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Press Release

Foreign trio charged with trafficking protected animals

For Immediate Release
U.S. Attorney's Office, Southern District of Texas

McALLEN, Texas – Three Mexican nationals have been indicted on charges of attempted exportation of wildlife, announced U.S. Attorney Jennifer B. Lowery.

A federal grand jury returned the two-count indictment against Jonathan Roberto Rojas-Casados, 32, Roberto Rojas-Ramirez, 50, and Roberto Angel Roman-Alvarez, 27, today. They are expected to make their initial appearance before a U.S. magistrate judge in the near future.

The charges allege the men attempted to take over 160 animals out of the country.

On Aug. 3, according to the complaint originally filed in the case, the three men drove two vehicles into the Hidalgo Port of Entry and attempted to travel outbound into Mexico. Rojas-Casados and Roman-Alvarez allegedly rode together in a Ford Econoline while Rojas-Ramirez followed behind in a separate vehicle.

The charges allege authorities sent both vehicles for inspection. Upon a search of the Econoline, they allegedly discovered two boxes that contained over 160 animals that were concealed in small plastic containers and fabric bags located within the boxes. Among the animals were snakes, Chinese water dragons, iguanas, scorpions, tarantulas, frogs, geckos and lizards, according to the charges.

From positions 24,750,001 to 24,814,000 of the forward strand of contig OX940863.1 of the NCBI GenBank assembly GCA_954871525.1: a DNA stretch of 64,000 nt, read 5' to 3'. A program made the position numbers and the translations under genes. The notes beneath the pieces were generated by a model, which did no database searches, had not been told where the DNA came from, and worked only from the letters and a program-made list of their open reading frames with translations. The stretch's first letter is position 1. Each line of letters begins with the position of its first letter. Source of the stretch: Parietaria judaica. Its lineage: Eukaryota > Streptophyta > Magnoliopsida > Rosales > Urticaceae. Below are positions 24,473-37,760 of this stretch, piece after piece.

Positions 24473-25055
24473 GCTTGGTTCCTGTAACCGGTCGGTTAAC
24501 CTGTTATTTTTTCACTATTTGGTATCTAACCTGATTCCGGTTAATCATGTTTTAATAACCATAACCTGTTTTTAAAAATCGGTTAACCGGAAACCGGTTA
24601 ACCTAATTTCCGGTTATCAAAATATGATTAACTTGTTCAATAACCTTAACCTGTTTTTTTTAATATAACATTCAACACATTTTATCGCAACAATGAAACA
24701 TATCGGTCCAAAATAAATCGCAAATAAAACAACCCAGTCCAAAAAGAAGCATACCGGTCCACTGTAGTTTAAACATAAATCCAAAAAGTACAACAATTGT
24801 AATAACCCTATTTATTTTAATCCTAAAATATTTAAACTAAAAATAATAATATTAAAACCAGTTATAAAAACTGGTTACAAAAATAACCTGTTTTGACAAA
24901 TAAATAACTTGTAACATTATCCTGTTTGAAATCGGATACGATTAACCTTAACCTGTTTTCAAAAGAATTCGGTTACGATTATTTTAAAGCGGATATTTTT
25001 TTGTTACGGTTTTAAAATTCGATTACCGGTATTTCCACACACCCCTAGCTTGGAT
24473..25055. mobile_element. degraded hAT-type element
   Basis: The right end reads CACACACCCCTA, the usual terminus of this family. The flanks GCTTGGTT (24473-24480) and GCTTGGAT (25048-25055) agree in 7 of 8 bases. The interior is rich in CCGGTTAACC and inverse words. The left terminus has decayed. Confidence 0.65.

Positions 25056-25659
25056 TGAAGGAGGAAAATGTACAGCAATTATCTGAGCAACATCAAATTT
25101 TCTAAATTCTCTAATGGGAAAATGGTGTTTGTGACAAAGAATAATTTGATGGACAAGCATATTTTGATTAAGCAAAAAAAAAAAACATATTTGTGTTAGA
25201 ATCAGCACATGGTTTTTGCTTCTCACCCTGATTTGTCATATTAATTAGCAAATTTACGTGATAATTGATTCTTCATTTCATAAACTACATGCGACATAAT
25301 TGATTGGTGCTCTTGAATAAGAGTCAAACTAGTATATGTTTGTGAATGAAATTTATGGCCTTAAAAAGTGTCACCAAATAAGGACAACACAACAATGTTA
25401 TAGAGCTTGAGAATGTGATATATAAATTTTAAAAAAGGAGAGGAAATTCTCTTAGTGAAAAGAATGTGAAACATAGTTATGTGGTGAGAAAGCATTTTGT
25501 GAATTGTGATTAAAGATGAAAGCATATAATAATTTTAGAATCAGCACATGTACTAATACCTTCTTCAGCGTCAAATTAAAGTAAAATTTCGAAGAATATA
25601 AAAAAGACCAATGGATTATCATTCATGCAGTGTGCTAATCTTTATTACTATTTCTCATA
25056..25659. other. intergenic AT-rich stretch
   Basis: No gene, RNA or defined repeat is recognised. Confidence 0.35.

Rojas-Ramirez allegedly picked up the wildlife and loaded the boxes into the vehicle. Then, he contacted Rojas-Casados for assistance in transporting the wildlife in exchange for payment, according to the complaint.

The charges further allege that several of the animals are classified as Appendix II wildlife in the Convention on International Trade in Endangered Species of Wild Fauna and Flora (CITES):



Common Name

Scientific Name


Ball Python

Pythons regius


Colombian Rainbow Boa

Epicrates maurus


Black and White Tegu

Salvator merianae


Green Iguana

Iguana iguana


Forest Armadillo Lizard

Cordylus jonesii


Jackson’s Chameleon

Trioceros jacksonii


Russian Tortoise

Testudo horsfieldii


Red-eyed Treefrog

Agalychnis callidryas


Green and Black Poison Dart Frog

Dendrobates auratus


Dyeing Poison Dart Frog

Dendrobates tinctorius


Curly-hair Tarantula

Tliltocatl albopilosus


Emperor Scorpion

Pandinius imperator


It is a violation of the Endangered Species Act (ESA) to export wildlife without a license or permission from the Department of the Interior or Department of Commerce. It is an additional violation of the Lacey Act to export CITES Appendix II wildlife against the ESA. None of the men had a license or permission to export wildlife from the United States, according to the charges.


If convicted, they face up to 10 years in prison and a possible $250,000 maximum fine.  


Homeland Security Investigations and Fish and Wildlife Service conducted the investigation with the assistance of Customs and Border Protection and Gladys Porter Zoo. Assistant U.S. Attorney Devin V. Walker is prosecuting the case.


An indictment is a formal accusation of criminal conduct, not evidence.
A defendant is presumed innocent unless convicted through due process of law.

Updated August 23, 2022